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Arsene Wenger’s 22-year reign at Arsenal came to its eventual end last season. He was the club’s most successful manager of all-time, having won the Premier League on three occasions, the FA Cup seven times as well as creating the Invincibles – arguably the best team to ever play in England’s top-flight. He also transformed the sport in the Premier League during the early 2000s.
Last year, it was clear that the Gunners underperformed significantly. They failed to qualify for the Champions League, lost in the Europa League semi-finals to eventual winners Atletico Madrid and struggled for consistency across all competitions as they finished sixth. Wenger, who had signed a two-year extension last summer, opted to leave and speculation was rampant about who would succeed the experienced Frenchman at the helm.
#3 He has addressed the spine of the team
One of the reasons behind Arsenal’s struggles of late, was the problems with the spine of their side. Petr Cech, who is an experienced and equally legendary goalkeeper, was making far too many careless mistakes which cost them points.
They have since addressed this problem, having signed Bayer Leverkusen’s first-choice goalkeeper Bernd Leno. He is expected to be their new number one and will hopefully step up when needed most as their last line of defence.
Another position which posed plenty of problems was at centre-back. Arsenal’s defensive issues have been persistent in recent seasons – they conceded 24 more goals than champions Manchester City and 15 more than fierce rivals Tottenham.
Borussia Dortmund’s Sokratis was acquired this summer, an experienced no-nonsense defender who is calm on the ball and reliable at the back too. It makes for a refreshing change, given Shkodran Mustafi’s inconsistencies at times last term as well as Laurent Koscielny’s long-term injury. Sokratis, pictured here during a pre-season friendly, is a welcome addition to Arsenal’s backline
Santi Cazorla has never been the same after lengthy injury lay-offs despite excelling in various midfield positions for Arsenal over the years and this summer, they have looked to address this too.
Uruguay’s defensive midfielder Lucas Torreira, 22, was one of the World Cup’s best players and earned a £30m move to the Premier League as a result. He has drawn comparisons to Chelsea’s N’Golo Kanté, which is the type of player that every team wants in their squad.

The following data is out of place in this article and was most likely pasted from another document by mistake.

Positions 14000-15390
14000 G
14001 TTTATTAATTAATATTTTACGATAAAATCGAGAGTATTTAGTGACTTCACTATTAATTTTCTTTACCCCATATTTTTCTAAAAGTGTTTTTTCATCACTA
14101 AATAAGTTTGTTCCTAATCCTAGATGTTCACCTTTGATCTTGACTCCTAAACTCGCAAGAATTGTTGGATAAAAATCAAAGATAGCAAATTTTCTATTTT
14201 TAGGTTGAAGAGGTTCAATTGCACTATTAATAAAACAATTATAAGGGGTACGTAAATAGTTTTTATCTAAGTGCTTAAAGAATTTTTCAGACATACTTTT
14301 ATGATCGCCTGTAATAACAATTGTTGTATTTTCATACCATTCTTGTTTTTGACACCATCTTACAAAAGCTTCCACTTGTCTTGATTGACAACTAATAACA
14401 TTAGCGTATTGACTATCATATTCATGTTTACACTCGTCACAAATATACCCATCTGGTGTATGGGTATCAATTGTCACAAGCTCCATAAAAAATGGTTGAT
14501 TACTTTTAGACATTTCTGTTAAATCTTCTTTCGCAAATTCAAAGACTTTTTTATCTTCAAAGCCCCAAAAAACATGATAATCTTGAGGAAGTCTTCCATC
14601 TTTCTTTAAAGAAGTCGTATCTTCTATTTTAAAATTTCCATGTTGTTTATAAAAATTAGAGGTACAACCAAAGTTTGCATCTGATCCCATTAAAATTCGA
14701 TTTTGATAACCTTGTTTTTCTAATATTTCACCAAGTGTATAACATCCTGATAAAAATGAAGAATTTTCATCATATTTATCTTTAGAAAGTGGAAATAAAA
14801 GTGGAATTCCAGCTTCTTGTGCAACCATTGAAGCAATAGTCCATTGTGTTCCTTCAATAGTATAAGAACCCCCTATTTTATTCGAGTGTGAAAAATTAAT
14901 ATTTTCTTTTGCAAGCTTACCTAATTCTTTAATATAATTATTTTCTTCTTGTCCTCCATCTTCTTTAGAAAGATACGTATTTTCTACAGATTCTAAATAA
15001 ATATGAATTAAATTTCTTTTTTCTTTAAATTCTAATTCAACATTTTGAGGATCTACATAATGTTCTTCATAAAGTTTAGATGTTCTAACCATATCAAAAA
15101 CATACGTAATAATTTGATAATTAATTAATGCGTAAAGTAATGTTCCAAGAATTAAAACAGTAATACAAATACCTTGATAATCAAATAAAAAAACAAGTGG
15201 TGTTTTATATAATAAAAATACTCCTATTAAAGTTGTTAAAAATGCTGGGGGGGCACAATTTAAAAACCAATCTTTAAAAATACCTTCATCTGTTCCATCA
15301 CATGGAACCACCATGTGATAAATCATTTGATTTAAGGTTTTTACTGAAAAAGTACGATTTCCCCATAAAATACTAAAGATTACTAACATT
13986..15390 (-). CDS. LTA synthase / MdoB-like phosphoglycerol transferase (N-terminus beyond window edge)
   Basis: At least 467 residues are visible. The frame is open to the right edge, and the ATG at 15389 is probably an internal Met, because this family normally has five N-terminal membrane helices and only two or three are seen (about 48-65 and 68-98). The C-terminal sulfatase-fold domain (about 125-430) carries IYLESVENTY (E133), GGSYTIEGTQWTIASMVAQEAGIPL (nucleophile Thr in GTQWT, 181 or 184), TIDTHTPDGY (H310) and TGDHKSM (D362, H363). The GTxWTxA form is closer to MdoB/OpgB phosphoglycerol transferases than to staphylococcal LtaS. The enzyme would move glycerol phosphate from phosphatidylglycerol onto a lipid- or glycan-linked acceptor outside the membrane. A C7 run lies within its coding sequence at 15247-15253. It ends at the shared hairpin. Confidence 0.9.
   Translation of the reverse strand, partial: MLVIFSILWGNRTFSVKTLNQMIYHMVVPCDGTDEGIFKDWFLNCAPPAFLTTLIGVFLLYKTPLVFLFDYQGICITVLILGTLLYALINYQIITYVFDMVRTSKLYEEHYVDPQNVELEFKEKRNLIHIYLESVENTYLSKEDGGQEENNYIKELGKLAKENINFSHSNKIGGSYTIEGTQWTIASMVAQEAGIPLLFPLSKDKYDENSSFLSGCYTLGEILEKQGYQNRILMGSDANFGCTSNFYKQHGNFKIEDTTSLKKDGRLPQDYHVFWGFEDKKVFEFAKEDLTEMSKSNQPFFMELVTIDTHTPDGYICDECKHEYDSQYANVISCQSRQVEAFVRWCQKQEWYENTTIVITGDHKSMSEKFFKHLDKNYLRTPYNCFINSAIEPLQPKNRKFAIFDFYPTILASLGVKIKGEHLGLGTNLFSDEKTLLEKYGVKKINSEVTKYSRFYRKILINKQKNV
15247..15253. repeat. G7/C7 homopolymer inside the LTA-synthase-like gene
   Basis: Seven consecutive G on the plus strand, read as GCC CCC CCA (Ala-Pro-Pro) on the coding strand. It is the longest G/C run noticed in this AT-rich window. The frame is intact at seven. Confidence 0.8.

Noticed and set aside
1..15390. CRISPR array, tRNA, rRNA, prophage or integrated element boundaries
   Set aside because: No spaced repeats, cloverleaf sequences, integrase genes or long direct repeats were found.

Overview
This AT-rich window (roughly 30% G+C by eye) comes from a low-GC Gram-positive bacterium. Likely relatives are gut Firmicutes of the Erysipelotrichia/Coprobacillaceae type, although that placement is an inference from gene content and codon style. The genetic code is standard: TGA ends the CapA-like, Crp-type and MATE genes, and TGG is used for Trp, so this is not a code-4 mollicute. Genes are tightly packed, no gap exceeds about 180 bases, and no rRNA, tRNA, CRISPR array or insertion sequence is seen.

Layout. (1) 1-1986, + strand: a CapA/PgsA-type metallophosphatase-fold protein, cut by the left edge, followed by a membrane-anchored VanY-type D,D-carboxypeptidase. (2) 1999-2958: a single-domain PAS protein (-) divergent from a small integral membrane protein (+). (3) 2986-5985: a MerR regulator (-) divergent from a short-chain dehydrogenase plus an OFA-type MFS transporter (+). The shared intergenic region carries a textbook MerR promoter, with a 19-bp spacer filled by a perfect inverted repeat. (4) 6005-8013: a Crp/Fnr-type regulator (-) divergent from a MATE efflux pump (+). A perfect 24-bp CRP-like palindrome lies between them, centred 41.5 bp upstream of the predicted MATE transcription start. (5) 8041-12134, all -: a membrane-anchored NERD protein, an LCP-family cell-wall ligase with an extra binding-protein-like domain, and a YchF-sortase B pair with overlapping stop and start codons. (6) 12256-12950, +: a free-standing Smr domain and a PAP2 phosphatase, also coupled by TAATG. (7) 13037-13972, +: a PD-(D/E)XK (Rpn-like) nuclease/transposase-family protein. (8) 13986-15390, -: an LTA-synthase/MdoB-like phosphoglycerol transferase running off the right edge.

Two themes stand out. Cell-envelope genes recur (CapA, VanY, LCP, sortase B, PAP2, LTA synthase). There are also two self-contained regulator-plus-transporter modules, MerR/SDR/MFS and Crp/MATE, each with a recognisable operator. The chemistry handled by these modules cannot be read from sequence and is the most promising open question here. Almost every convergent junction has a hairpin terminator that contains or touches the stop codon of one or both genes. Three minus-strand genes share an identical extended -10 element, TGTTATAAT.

#2 His previous success
His success in the Europa League is undoubtedly exceptional, having managed to win it on three consecutive occasions with La Liga side Sevilla. That, coupled with his big-game experience, will prove valuable for Arsenal’s progression in the competition this term – who knows, they might actually win it this season.
He won seven trophies during his two-year tenure with PSG and has also won the most trophies since 2015 – 10 in total, which is more than both Zinedine Zidane and Pep Guardiola, who are regarded as two of the world’s best managers.
Although he might not be the big name that many supporters and critics alike were expecting, his appointment is a shrewd one and could prove successful in the long-run, so respect and recognition of his achievements must be granted.
#1 His coaching style and tactics
Unai Emery has been described as a rather meticulous tactician. The new breath of fresh air in regards to tactics should help Arsenal improve over time, as players became complacent and predictable after repetition under Wenger’s management.
Teams were able to counter their style and the Gunners’ dominance was soon at its end, where their nice passing play was forgotten as it didn’t always result in three points on a matchday.
Emery loves playing with possession of the ball and if his players don’t have that, he demands they are very intensive with their pressing style. This will be something new to most players, who will hopefully manage to take it on board and collectively improve, knowing what their individual responsibilities are and sticking to them as a team.